Almost all info related to padding oracle attacks on AES are described in the context of client/server scenarios but does it apply to local encrypted files as well?

For example, a file P is encrypted using AES-256 and CBC padding.
The random IV and C are then written to a new file.

If the attacker got hold of that file, could he then use whatever language he's using to try and decrypt that file and get exceptions that tell him whether he's dealing with padding errors or decryption errors?

If so, how could one protect against this? Wouldn't Encrypt-then-Mac be useless in this case?
Since the attacker can choose to ignore the MAC or am I completely missing something here?

1 Answer 1


Padding oracle attack are effective when the remote side (the server side) uses its private key to decipher and rise an exception when the padding is not correct.

In a local context, you do not know the private key. So you can try many keys and see if the padding is good or not, but this information is useless.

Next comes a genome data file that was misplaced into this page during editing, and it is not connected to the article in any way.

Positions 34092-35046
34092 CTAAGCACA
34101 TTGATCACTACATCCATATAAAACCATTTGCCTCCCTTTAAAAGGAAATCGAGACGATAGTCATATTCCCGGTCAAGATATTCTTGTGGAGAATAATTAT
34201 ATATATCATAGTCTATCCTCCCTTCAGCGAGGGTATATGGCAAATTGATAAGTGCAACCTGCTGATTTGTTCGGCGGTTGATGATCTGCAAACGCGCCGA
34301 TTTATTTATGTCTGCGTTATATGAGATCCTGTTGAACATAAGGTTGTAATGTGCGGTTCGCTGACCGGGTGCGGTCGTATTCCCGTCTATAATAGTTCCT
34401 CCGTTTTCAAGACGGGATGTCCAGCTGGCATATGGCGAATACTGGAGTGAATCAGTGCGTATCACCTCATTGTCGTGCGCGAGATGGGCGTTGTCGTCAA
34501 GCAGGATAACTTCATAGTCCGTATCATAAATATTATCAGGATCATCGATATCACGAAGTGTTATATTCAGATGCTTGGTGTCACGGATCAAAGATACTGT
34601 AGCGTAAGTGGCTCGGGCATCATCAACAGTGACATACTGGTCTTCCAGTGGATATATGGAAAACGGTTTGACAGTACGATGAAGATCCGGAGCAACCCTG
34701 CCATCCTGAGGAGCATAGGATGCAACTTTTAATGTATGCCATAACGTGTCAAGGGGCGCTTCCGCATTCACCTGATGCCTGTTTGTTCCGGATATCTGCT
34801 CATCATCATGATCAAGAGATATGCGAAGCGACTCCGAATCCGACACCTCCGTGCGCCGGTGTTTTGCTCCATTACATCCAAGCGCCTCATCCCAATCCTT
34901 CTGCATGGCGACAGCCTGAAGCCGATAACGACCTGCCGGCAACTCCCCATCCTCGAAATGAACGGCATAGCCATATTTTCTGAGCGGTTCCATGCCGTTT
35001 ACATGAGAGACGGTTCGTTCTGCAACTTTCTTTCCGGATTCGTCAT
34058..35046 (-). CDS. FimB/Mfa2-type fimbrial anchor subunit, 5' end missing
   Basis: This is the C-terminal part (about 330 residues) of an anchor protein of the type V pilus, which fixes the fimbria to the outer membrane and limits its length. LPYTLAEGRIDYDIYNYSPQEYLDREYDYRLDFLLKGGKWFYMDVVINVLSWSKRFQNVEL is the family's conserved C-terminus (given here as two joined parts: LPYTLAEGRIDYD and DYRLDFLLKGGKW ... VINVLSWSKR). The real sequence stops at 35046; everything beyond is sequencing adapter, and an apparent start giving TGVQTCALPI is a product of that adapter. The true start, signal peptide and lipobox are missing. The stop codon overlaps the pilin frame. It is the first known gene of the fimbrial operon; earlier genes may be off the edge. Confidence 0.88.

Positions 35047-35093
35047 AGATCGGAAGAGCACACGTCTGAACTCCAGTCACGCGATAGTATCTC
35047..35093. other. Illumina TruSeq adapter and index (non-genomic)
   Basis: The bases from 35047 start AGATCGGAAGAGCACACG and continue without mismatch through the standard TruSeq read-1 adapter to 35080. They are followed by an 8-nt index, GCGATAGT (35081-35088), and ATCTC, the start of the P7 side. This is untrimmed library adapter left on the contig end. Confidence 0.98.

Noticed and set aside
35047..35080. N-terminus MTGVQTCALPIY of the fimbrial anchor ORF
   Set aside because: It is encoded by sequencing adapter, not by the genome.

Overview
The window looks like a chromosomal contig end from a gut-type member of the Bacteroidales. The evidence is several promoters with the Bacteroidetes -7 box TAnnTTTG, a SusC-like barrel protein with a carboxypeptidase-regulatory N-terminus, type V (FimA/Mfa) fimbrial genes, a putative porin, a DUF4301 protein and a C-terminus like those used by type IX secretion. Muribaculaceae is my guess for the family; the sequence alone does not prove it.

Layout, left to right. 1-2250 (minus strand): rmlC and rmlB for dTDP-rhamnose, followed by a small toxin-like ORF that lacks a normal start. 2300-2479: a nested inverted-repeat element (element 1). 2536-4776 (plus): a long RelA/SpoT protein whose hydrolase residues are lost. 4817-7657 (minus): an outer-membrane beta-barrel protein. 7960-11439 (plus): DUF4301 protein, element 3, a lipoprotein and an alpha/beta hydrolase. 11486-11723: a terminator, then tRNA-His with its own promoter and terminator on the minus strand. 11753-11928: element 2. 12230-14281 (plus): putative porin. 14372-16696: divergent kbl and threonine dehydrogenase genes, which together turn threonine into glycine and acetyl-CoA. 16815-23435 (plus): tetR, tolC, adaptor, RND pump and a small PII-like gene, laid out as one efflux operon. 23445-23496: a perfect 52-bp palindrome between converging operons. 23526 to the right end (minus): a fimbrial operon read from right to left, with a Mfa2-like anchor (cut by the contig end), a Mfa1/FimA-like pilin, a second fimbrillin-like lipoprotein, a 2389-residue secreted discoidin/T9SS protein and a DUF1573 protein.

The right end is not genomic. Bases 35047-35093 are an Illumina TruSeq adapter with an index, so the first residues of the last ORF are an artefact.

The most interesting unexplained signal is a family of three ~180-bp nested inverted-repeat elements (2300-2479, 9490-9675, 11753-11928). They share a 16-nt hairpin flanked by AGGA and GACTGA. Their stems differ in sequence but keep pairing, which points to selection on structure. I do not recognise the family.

For example, you have the cipher XXXXXXXXXXXXXXXX and you try the key1 which give you the clear helloworld030303, interesting but the key2 give you hellobitches0202 which is correct too. How can you choose which clear is the correct one? You cannot, every correct string with correct padding could be the good candidate.

The "oracle" in "padding oracle attack" is the fact that you get answer from a source who uses the correct secret key (which is a unknown information for you) to perform operations (decipher) and give you information about the result. You can use this result to get indirect information about the secret key or the secret clear message

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